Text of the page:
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References
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01 Jul 2003
TL;DR: A logging instrument contains a pulsed neutron source and a pair of radiation detectors spaced along the length of the instrument to provide an indication of formation porosity which is substantially independent of the formation salinity.
Abstract: The Ad hoc On-Demand Distance Vector (AODV) routing protocol is intended for use by mobile nodes in an ad hoc network. It offers quick adaptation to dynamic link conditions, low processing and memory overhead, low network utilization, and determines unicast routes to destinations within the ad hoc network. It uses destination sequence numbers to ensure loop freedom at all times (even in the face of anomalous delivery of routing control messages), avoiding problems (such as "counting to infinity") associated with classical distance vector protocols.

11,293 citations


Book
01 Jan 2008
Abstract: Ad hoc networks are to computing devices what Yahoo Personals are to single people: both help individuals communicate productively with strangers while maintaining security. Under the rules of ad hoc networking--which continue to evolve--your mobile phone can, when placed in proximity to your handheld address book, establish a little network on its own and enable data sharing between the two devices. In Ad Hoc Networking, Charles Perkins has compiled a series of technical papers about networking on the fly from a variety of laboratories and experts. The collection explains the latest thinking on how mobile devices can best discover, identify, and communicate with other devices in the vicinity. In this treatment, ad hoc networking covers a broad swath of situations. An ad hoc network might consist of several home-computing devices, plus a notebook computer that must exist on home and office networks without extra administrative work. Such a network might also need to exist when the people and equipment in normally unrelated military units need to work together in combat. Though the papers in this book are much more descriptive of protocols and algorithms than of their implementations, they aim individually and collectively at commercialization and popularization of mobile devices that make use of ad hoc networking. You'll enjoy this book if you're involved in researching or implementing ad hoc networking capabilities for mobile devices. --David Wall Topics covered: The state-of-the-art in protocols and algorithms to be used in ad hoc networks of mobile devices that move in and out of proximity to one another, to fixed resources like printers, and to Internet connectivity. Routing with Destination-Sequenced Distance Vector (DSDV), Dynamic Source Routing (DSR), Ad hoc On-Demand Distance Vector (AODV), and other resource-discovery and routing protocols; the effects of ad hoc networking on bandwidth consumption; and battery life.

2,021 citations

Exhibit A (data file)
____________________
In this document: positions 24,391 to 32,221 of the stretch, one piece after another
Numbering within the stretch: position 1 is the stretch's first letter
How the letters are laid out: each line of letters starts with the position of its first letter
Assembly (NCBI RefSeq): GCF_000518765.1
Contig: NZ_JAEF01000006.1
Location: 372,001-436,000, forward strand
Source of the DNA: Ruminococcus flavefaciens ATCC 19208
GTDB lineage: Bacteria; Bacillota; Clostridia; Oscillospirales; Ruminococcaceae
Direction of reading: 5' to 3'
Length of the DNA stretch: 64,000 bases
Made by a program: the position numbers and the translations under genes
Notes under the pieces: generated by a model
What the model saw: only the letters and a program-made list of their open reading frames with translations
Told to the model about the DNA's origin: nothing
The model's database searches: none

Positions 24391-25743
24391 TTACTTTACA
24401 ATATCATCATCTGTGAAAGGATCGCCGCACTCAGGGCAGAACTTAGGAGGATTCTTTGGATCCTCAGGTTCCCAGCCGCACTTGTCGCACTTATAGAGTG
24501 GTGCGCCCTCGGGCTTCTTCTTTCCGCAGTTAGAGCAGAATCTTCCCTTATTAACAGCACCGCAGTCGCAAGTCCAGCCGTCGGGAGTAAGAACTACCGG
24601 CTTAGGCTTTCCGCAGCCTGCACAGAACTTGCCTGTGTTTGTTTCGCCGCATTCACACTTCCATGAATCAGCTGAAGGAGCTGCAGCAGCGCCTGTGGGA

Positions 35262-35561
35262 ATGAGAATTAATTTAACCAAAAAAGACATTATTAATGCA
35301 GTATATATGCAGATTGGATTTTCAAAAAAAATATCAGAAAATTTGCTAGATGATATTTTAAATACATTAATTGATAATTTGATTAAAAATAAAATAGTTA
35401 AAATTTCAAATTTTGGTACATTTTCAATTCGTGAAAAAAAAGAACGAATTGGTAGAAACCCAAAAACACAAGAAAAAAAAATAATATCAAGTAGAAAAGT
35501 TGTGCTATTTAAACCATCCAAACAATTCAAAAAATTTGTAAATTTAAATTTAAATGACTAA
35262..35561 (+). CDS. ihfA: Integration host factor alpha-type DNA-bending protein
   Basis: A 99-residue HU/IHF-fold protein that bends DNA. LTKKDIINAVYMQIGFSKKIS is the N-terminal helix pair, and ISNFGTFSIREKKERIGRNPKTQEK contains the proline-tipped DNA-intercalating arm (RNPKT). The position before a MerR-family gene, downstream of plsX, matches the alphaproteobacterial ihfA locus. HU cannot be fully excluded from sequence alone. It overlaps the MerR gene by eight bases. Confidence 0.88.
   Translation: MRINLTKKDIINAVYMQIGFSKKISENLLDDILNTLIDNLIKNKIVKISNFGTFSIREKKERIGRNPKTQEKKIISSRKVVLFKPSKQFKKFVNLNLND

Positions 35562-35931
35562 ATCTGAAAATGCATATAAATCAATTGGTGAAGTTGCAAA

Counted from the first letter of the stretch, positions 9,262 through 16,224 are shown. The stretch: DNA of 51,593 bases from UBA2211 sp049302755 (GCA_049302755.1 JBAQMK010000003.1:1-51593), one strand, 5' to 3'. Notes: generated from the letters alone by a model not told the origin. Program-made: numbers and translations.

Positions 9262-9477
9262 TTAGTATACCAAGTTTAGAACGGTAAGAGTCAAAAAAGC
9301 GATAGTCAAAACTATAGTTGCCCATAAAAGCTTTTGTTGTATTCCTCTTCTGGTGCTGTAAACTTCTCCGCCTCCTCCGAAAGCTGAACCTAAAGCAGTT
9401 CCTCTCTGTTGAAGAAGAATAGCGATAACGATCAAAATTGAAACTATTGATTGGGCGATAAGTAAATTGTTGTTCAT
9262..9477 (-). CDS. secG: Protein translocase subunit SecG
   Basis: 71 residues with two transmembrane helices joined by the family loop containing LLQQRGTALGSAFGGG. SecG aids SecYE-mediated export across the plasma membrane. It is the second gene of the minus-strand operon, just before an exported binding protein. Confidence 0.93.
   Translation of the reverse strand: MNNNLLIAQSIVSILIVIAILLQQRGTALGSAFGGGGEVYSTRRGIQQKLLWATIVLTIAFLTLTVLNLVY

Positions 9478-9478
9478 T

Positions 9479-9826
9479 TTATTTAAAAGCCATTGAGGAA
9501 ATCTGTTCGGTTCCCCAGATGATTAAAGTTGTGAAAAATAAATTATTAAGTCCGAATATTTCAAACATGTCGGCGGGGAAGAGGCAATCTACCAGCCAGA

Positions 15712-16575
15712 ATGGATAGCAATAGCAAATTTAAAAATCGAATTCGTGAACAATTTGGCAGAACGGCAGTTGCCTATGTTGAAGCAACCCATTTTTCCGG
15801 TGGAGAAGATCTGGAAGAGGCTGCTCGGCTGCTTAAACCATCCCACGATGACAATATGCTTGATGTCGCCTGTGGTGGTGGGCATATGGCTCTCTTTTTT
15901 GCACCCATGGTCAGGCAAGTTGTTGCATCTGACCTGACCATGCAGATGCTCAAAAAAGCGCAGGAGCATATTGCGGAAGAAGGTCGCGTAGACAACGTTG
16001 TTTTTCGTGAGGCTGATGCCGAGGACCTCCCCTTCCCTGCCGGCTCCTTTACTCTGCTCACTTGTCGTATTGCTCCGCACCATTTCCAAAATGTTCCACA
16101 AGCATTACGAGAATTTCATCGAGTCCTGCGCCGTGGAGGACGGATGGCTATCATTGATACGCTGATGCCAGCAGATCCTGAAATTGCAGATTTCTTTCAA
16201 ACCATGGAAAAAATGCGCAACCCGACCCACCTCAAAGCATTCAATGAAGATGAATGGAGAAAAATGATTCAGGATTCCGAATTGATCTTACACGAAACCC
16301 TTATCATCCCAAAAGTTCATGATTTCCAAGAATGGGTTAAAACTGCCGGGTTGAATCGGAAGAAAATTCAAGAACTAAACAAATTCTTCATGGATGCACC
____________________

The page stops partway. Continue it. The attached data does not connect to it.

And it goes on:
Book
01 May 2004

1,055 citations


Proceedings ArticleDOI
26 Mar 2000
TL;DR: This paper attempts to design new MAC protocols suitable for ad hoc networks based on directional antennas, such as the IEEE 802.11 standard, which do not benefit when using directional antennas because they have been designed for omnidirectional antennas.
Abstract: Using directional antennas can be beneficial for wireless ad hoc networks consisting of a collection of wireless hosts. To best utilize directional antennas, a suitable medium access control (MAC) protocol must be designed. Current MAC protocols, such as the IEEE 802.11 standard, do not benefit when using directional antennas, because these protocols have been designed for omnidirectional antennas. In this paper, we attempt to design new MAC protocols suitable for ad hoc networks based on directional antennas.

786 citations


"Low Latency Routing Algorithm for U..." refers background in this paper

  • ...Thus we assume that such a network implements a directional medium access control protocol [10], [11], [12], [13], [14] that is capable of adapting any constraints imposed by the UAV....

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Journal ArticleDOI
TL;DR: The article compares the scalability properties and operational features of the protocols and discusses challenges in future routing protocol designs.
Abstract: The growing interest in mobile ad hoc network techniques has resulted in many routing protocol proposals. Scalability issues in ad hoc networks are attracting increasing attention these days. We survey the routing protocols that address scalability. The routing protocols included in the survey fall into three categories: flat routing protocols; hierarchical routing approaches; GPS augmented geographical routing schemes. The article compares the scalability properties and operational features of the protocols and discusses challenges in future routing protocol designs.

767 citations